Note: Git has changed the name of the default branch from master to main, so main is used in the command above. Feel free to replace main with master if you like.

      Refresh GitHub, and you should see your two files there.

      Screenshot of two files on GitHub

      Now you need to enable GitHub Pages. Go to your repository’s settings and click the Pages button on the Sidebar. Change the source branch to your default branch (usually main or master) and the folder to / (root) and click Save.

      Finally, visit https://your_username.github.io/your_repo_name, you should see the Redoc page you’ve just created. You can view my version published to GitHub Pages here.

      With that, your API is now available for anyone to see with the URL above.

      Conclusion

      In this tutorial, you documented the /posts route of the JSONPlaceholder API. You documented path parameters as well as request bodies and possible responses. You have also learned to reduce boilerplate using reusable components. Feel free to check out the source code and the live version.

      As a next step, try to document the other routes that JSONPlaceholder offers (e.g., /users), or try this out with your own API. You can go forward from here by using tools like Docasaurus to add documentation that explains and guides the user. Remember to keep your API Spec DRY and easy to read so you can make changes to it in the future. Insomnia also has other features, like the ability to test and debug your API, so be sure to check those out by reading the documentation.



      Source link

      How To Style Common Form Elements with CSS


      The author selected the Diversity in Tech Fund to receive a donation as part of the Write for DOnations program.

      Introduction

      Web forms are a common element of website design, ranging in complexity from a search form field to contact forms and complex data filtering. Knowing how to use CSS to style and work with these elements helps provide better solutions to these everyday problems, and can improve your user’s experience of your website.

      This tutorial covers the creation and styling of a web form that requests various data from the user. The form will use text fields, radio buttons, checkboxes, drop-down selections, a text area, and submit and reset buttons. You will create and style this form and its elements
      by resetting the styles with the appearance property, setting up your own consistent style for the form, adding placeholder answers for the text fields, and customizing the radio buttons and checkboxes with various pseudo-classes and pseudo-elements.

      Prerequisites

      Setting Up the Base HTML and CSS

      In this first section, you will set up the HTML and initial styles that you will work with throughout the rest of the tutorial. This HTML will set up the scaffolding of the page and create the form fields you will style later.

      Begin by opening the index.html file in your editor. Then, add the following HTML to provide a base structure for the file:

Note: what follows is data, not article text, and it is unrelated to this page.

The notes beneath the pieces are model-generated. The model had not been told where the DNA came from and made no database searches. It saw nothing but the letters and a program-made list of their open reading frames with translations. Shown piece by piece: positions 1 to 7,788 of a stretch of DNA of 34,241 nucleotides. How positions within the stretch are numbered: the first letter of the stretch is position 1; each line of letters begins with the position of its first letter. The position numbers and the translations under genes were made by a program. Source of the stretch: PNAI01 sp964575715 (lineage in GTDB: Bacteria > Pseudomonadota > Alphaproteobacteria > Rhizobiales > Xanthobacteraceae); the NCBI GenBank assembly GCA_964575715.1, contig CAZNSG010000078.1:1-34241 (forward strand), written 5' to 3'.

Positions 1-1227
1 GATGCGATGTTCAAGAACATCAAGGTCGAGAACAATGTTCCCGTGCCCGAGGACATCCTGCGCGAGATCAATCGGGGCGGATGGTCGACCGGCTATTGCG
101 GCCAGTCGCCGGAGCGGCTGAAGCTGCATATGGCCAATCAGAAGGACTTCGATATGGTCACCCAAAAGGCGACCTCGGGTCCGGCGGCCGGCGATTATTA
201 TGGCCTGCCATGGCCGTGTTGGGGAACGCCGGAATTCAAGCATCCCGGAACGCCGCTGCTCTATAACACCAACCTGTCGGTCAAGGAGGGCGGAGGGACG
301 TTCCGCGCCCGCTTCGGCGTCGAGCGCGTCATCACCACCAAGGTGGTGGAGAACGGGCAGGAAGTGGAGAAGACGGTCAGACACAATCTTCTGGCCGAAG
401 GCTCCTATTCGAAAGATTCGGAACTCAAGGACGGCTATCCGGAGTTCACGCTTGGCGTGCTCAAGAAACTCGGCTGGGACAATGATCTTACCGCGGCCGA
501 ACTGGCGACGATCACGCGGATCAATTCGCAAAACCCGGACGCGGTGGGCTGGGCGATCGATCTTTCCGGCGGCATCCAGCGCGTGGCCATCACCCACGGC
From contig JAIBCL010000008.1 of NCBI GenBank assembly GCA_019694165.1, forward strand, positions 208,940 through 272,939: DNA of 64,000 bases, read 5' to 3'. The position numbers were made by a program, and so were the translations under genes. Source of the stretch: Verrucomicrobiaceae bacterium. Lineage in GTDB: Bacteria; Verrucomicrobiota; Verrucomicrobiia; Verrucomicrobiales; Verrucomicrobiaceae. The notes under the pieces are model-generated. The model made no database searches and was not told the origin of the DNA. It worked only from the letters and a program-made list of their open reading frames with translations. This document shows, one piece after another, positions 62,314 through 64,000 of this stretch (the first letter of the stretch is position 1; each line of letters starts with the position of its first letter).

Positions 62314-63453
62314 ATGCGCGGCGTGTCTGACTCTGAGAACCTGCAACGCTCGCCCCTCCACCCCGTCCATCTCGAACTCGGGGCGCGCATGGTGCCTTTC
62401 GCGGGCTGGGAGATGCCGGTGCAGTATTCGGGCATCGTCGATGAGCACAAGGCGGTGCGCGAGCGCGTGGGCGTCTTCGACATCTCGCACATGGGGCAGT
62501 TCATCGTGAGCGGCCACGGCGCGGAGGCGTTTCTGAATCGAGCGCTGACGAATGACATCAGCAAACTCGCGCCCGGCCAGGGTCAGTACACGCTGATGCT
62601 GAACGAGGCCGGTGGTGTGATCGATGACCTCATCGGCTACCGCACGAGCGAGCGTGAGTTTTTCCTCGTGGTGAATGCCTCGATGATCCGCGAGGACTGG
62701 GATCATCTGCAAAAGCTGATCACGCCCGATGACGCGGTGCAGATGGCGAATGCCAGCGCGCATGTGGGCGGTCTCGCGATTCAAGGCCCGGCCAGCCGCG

index.html

      <!doctype html>
      <html>
        <head>
          <meta charset="utf-8">
          <meta name="viewport" content="width=device-width, initial-scale=1">
          <title>CSS Form</title>
          <link rel="stylesheet" href="https://www.digitalocean.com/community/tutorials/styles.css" />
        </head>
        <body>
          <main>
          </main>
        </body>
      </html>
      

      The elements contained in the <head> element define the page’s name with the <title> element and where to load the stylesheet via the <link> element. The <meta> tags define the character encoding and instruct the browser on how to display the site on small-screen device. The main form contents will reside inside the <body> and <main> tags.

      Next, inside the <main> element, create a <form> element. Inside <form> you will add various form elements and <div> elements to help with layout. In this tutorial, additions to code from prior steps are highlighted. Add the highlighted HTML from the following code block to your index.html file:

      index.html

      ...
      <main>
        <form>
          <div>
            <label for="name">Name</label>
            <input id="name" type="text" />
          </div>
          <div>
            <label for="email">Email</label>
            <input id="email" type="email" />
          </div>
          <div>
            <label for="comp">Favorite CSS Compiler</label>
            <select id="comp">
              <option value="sass">Sass</option>
              <option value="less">Less</option>
              <option value="stylus">Stylus</option>
              <option value="postcss">PostCSS</option>
              <option value="other">Other</option>
            </select>
          </div>
          <div>
            <fieldset>
              <legend>Are you familiar with CSS Grid?</legend>
              <input type="radio" name="grid" id="yes" value="yes" />
              <label for="yes">Yes</label>
              <input type="radio" name="grid" id="no" value="no" />
              <label for="no">No</label>
            </fieldset>
          </div>
          <div class="full-width">
            <label for="message">Message</label>
            <textarea id="message"></textarea>
          </div>
          <div class="full-width">
            <input type="checkbox" id="newsletter" />
            <label for="newsletter">Receive our newsletter?</label>
          </div>
          <div class="full-width">
            <button type="submit">Send Response</button>